Kay Townson – Deakin University
Licks of flame spiral towards the sky, burning blue at the base the fire turns yellow and orange as it climbs higher and higher almost seeming to touch the churning grey clouds of the storm above. The heat is blistering against my skin and the light burns my eyes until they water but as the flames cackle and leap with glee I am unable to back away; to tear my eyes from the sight. Its tendrils overlap each other, flicking first one way and then the other, mixing and burning higher and hotter as it pulls in more oxygen to feed itself, daring the torrential downpour to try and stop the burning.
The rain falls like needles and blurs the edges of the flame but cannot mask it as it jumps closer and closer, folding in upon itself just to jump out again. The acrid stench of burning wood fills my nose until it’s a taste in my mouth. A choking cloying feeling creeps down my throat leaving me unable to breathe. The wood beneath my feet groans and begins to pull apart, cracks showing deep, the pressure of such tremendous heat too much for it.
Ships were meant for the trials of the sea, not fire.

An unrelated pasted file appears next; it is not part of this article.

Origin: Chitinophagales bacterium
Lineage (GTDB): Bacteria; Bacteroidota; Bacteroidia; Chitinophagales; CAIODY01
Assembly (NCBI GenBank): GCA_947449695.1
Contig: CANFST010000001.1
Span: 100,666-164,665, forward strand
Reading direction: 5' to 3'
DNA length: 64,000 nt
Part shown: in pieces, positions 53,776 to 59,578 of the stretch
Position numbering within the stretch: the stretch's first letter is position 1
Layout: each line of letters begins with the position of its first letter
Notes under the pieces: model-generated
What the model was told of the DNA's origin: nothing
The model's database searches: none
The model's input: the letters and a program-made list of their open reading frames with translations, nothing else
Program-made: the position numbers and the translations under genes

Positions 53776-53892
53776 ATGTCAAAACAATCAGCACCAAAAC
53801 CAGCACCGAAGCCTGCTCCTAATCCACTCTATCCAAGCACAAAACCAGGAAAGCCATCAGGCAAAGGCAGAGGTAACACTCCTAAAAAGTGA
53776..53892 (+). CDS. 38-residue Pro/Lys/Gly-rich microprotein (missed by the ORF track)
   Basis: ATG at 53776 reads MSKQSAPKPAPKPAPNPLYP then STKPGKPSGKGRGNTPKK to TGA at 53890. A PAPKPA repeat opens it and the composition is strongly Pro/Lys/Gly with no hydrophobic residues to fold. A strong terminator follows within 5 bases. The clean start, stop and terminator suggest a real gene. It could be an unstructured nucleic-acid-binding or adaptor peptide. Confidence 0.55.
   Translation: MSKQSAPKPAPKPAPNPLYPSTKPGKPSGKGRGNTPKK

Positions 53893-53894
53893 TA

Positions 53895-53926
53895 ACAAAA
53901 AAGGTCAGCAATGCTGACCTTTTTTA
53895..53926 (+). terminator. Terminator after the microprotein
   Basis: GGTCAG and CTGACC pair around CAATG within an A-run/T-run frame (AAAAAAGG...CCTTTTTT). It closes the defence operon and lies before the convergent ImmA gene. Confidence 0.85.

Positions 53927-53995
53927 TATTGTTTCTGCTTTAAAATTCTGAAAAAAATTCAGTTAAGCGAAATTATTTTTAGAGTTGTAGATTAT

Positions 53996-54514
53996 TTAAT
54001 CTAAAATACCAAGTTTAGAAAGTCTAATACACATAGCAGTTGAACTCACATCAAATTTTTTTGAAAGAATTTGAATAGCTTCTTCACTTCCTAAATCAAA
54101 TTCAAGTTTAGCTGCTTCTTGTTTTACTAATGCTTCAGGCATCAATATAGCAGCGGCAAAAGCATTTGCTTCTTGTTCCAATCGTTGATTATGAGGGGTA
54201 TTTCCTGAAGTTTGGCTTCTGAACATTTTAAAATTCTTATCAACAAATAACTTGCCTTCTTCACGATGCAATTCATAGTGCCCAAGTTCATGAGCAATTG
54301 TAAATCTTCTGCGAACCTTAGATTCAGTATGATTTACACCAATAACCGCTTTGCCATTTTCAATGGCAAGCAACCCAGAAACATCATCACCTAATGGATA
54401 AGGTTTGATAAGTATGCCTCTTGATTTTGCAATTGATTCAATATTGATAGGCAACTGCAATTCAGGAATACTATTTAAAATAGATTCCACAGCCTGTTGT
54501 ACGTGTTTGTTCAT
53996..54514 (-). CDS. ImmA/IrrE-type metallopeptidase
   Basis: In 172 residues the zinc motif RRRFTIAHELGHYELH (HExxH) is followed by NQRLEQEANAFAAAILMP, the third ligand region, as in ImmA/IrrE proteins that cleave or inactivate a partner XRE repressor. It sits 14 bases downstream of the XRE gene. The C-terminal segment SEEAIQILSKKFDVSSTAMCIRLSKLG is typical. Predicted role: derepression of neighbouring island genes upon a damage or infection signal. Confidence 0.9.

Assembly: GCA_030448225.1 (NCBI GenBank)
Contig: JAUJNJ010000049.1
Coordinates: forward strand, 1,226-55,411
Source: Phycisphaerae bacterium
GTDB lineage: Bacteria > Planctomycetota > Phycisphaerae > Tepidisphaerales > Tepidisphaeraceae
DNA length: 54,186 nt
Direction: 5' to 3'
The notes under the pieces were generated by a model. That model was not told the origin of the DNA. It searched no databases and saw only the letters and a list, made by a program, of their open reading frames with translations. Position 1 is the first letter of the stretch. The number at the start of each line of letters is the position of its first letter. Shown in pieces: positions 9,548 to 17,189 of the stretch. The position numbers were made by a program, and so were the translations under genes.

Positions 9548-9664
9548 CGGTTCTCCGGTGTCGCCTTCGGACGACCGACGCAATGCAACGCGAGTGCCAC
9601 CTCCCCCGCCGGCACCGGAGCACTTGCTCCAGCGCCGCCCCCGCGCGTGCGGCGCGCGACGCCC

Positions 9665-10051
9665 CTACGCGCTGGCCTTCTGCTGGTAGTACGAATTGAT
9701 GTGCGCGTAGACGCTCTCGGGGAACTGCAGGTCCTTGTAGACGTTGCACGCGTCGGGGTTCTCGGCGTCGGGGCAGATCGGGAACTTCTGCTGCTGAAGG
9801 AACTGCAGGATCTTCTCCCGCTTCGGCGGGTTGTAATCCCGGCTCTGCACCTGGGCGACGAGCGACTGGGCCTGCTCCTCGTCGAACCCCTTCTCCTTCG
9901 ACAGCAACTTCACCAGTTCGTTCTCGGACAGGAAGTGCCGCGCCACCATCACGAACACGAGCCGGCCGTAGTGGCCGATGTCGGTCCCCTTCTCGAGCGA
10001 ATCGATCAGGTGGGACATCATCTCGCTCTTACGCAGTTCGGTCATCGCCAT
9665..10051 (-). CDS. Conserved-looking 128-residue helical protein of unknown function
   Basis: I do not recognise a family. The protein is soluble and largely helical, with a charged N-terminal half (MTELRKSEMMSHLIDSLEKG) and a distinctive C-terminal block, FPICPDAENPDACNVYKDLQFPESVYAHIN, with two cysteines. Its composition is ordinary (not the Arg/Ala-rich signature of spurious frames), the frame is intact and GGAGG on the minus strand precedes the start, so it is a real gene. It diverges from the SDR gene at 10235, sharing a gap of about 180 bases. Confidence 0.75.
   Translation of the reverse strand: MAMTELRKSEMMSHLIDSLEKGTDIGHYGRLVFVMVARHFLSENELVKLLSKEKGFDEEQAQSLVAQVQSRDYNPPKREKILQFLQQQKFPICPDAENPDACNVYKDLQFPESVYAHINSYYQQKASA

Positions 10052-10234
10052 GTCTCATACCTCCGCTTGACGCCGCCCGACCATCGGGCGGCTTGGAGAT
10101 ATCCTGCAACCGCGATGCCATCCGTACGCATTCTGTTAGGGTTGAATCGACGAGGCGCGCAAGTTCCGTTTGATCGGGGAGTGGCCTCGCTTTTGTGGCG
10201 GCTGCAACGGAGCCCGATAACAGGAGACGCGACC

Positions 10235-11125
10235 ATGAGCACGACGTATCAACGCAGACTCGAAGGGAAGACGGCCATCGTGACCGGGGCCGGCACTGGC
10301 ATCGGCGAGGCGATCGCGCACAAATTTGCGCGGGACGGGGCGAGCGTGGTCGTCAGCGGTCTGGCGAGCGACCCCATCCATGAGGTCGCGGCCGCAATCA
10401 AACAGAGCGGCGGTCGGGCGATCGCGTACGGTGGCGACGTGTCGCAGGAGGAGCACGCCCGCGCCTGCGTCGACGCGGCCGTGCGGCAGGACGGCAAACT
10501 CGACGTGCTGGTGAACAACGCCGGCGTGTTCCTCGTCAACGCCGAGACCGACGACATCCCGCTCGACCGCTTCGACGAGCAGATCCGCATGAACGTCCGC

Looking around, I see the sources of the smell almost covered by the smoke. The scent of cooking meat came from the injured crew, who, one by one, had given up on their ship and leapt for the sea. Land was too far away, they’d never be able to swim, but one feisty man, his features indistinguishable through the pillars of smoke, had taken a rowboat and was staring at the ship from his precarious perch amidst the storm where the sea tossed the small vessel back and forth as if actively trying to toss the man inside overboard.
What a sight it must have been from the sea, the mast broken and caught against the rigging, sails and ropes aflame, spreading the fire across the deck. Another crewman was pinned against the balusters where a cannon had broken free and trapped him. His face screwed in determination and pain, he heaved against the two tons of brass and iron pinning him, over and over even as his attempts to free himself became weaker, the break between each attempt longer.
A flash of lightning illuminated the men in the water, over a hundred in total, they tried to keep themselves afloat. Nothing will ever truly described the awful din they made as screams of terror, despair and maddening fury blended together. They were struggling to breathe as each wave tried to pull them under and yet they screamed as if voicing their pain would somehow make it stop.
For the last time I looked upon the ship, the hull had failed and the ship was tilting backwards as water rushed through the lower decks. The bow rose from the water in a last salute to the power of the storm and I almost laughed as the irony struck me. This ship had been named for the fear it inspired in sailors across the seven seas – its name, thus far untouched, was engraved on the side; Ignis.
Kay Townson is a student of writing, literature and history. She spends her spare time reading, writing and spending time with close friends whilst juggling full-time study and a part-time job. She is a passionate feminist as well as a lover of ancient mythology and history.